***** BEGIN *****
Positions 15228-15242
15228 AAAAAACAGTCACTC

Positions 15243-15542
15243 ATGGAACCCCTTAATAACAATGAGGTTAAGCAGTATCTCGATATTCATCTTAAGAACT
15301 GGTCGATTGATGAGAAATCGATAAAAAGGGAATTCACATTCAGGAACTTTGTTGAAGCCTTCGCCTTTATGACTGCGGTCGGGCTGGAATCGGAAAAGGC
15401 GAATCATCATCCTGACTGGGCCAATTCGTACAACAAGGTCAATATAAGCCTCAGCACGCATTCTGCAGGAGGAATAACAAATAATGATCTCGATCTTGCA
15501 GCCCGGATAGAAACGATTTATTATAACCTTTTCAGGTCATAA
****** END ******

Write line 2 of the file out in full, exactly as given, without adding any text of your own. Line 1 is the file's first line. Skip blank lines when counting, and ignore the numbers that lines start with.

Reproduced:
15228 AAAAAACAGTCACTC